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API, RSS, and the Ability to Look at Your Company Through an External Lens

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API, RSS, and the Ability to Look at Your Company Through an External Lens

API Evangelist Kin Lane talks about the importance of RSS feeds from an API developer's perspective.

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A huge pet peeve for me is when a company has a blog, but not provide an RSS feed--it really grinds my gears! Although it is something that aggravates me, I understand many of the reasons behind it. People just don't see their blog through an outside lens. They visit other company blogs when they want to read them, usually via a bookmark, or possibly rely on an email digest once a week--they aren't RSS reader users. RSS consumers were always a niche (that almost went mainstream), but is one that has taken a big hit with the closing of Google Reader.

I'm sure most of the companies would immediately turn on an RSS feed if I dropped them an email, but I'd rather write about it, and reach just the cream (my readers) on top of the API space. One of the most important side effects of being on the API journey in my opinion, is that expansion, evolution, and fine tuning of your powers for empathy that will occur along the way. Your API developer portal becomes a front line for conversations with the outside world, where you will carefully (hopefully) share your most precious internal resources, and entertain external views on how they should be exposed and put to use. 

In my experience companies who are able to think outside the corporate firewall, do the best with APIs, with those who are open to culture change in close second--everyone else will falter. I can't help but feel that RSS is a very 101 example of this in action. I want you to read my blog, but because I didn't think beyond what I do, and my peers, when it comes to providing and consuming blogs, having an RSS feed didn't occur to me. If I was an RSS reader user, and the absence of RSS was a pain point, my tune would be different.

You can see this awareness in play over at the risk, audit, finance, and compliance platform Workiva. It is one of the few places I've seen RSS at work in such a useful, and transparent way:

This is a level of RSS, and corporate accessibility that I only dream of. If I had an RSS feed for the press releases, event schedule, and SEC filings for every company I track on, I'd be in heaven. However with Workiva, the dream ends there--their blog doesn't have an RSS feed, or at least one that I can easily find. Which for me demonstrates where the average company invests in, and will develop empathy. It is usually developed around their own pain points in their operation, and within their own industry. Workiva is in the the business of monitoring corporations, and they see the value in having RSS for the signals that matter the most to them--blog, obviously not that important of a signal in this game yet.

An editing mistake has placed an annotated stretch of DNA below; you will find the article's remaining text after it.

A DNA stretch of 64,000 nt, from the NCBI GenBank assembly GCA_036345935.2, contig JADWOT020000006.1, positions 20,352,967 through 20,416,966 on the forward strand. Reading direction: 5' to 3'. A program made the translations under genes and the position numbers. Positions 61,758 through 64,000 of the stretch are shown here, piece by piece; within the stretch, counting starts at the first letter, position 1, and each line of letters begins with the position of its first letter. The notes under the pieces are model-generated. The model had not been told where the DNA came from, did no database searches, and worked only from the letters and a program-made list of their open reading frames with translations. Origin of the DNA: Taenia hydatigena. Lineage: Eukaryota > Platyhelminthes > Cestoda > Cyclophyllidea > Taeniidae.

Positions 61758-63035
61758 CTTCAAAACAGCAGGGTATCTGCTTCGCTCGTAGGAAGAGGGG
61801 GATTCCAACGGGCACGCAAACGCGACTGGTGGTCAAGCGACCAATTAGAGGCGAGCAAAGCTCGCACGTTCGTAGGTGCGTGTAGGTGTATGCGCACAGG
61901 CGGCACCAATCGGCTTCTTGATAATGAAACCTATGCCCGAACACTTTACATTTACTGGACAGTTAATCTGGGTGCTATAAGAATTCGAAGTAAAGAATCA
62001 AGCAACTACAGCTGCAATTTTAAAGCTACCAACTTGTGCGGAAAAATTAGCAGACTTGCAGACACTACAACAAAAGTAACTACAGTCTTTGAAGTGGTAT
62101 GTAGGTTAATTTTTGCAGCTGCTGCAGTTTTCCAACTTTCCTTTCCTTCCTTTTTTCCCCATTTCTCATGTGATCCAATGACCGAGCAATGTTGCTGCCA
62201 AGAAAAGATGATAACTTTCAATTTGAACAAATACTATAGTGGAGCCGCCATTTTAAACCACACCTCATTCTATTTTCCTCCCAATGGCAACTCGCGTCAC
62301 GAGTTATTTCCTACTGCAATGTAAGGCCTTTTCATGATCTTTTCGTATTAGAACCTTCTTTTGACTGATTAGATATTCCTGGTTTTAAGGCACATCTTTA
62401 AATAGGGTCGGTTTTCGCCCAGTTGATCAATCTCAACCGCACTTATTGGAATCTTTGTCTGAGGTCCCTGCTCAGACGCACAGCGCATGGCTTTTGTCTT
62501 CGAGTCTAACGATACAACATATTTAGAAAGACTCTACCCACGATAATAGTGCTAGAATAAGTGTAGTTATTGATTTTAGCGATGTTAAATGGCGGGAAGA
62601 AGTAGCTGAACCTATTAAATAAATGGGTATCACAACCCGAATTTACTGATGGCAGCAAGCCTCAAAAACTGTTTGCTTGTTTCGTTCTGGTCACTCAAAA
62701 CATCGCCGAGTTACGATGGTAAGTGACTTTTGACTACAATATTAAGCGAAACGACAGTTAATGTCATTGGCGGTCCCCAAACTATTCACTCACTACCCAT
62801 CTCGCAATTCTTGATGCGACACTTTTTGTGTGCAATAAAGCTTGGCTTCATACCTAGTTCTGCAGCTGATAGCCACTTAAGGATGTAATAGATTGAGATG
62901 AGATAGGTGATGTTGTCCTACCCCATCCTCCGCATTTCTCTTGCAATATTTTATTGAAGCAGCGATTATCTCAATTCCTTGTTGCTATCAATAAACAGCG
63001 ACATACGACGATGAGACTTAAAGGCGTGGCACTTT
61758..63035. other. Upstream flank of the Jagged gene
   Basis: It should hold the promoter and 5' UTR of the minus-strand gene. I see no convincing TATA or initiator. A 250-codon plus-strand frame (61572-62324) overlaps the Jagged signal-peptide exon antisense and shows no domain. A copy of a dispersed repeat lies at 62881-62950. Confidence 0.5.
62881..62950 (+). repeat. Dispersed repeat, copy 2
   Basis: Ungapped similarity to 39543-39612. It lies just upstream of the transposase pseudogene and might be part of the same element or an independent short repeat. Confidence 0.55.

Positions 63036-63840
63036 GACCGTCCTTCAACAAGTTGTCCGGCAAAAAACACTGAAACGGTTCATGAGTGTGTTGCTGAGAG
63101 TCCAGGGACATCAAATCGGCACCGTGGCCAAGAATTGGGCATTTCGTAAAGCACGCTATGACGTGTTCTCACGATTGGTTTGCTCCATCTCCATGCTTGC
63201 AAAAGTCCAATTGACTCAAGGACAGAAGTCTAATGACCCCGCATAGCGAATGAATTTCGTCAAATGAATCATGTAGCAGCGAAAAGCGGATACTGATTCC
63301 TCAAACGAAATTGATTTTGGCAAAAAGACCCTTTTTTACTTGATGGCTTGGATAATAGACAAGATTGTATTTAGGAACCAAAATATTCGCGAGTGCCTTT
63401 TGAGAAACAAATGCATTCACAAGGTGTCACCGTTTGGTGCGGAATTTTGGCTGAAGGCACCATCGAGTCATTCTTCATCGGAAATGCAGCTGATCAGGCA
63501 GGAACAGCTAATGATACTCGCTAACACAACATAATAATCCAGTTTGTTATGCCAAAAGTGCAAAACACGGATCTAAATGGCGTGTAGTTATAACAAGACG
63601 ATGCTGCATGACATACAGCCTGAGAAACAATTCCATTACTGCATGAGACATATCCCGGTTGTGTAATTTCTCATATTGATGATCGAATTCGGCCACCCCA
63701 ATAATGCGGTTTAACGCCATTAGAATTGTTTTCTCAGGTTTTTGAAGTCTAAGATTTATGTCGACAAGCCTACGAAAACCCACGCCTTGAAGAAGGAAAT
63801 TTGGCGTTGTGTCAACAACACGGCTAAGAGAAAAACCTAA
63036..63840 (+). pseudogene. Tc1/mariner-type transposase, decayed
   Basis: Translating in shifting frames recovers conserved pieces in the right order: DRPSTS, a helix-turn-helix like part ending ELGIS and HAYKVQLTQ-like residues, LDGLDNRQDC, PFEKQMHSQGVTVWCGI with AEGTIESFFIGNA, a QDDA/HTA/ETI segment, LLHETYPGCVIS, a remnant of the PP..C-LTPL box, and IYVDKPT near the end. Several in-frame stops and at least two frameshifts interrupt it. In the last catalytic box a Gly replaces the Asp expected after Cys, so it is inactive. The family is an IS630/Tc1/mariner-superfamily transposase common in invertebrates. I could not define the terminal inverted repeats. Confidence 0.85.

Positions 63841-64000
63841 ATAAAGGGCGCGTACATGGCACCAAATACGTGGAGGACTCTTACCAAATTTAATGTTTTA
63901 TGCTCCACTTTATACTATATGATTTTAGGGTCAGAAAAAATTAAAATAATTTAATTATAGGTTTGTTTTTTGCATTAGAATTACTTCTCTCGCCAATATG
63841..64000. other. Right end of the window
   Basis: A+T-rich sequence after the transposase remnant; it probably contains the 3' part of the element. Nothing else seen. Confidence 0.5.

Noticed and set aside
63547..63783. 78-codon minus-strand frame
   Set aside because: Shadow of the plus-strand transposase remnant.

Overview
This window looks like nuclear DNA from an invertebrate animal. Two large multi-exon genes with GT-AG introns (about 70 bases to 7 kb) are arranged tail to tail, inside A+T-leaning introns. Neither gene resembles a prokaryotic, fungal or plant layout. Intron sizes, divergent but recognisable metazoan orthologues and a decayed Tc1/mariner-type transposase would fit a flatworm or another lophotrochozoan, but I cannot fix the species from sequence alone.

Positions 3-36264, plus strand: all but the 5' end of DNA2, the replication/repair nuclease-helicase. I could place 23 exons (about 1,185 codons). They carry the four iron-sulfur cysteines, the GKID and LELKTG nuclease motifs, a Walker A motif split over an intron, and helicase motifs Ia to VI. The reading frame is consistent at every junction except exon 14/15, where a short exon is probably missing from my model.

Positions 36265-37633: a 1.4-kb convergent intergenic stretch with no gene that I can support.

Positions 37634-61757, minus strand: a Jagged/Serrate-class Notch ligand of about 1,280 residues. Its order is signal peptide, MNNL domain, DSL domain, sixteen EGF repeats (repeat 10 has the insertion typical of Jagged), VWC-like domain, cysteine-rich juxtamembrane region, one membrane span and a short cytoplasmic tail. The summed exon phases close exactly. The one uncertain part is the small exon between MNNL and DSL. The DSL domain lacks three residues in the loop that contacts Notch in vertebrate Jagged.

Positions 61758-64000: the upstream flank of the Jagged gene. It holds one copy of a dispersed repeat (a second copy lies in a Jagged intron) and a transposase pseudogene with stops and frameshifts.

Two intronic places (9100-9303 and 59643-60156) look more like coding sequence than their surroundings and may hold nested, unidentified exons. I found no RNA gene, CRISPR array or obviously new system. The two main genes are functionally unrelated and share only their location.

I do not expect every company to cater to every need the long tail of what the public will want, nor do I expect all companies to be able to see their company through an external lens right out of the gate, but for me, the existence of RSS is one signal I tune into--similar to the signals having an API, or not having an API sends. I understand that many of my readers see RSS as a pretty insignificant thing, but for me having a blog, but not considering the wider syndication, distribution, and consumption of said blog, contributes to how I view a company's ability to think outside their firewall, and empathize with their customers, the public, and external players like me.

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Topics:
api best practices ,api development ,api design

Published at DZone with permission of Kin Lane, DZone MVB. See the original article here.

Opinions expressed by DZone contributors are their own.

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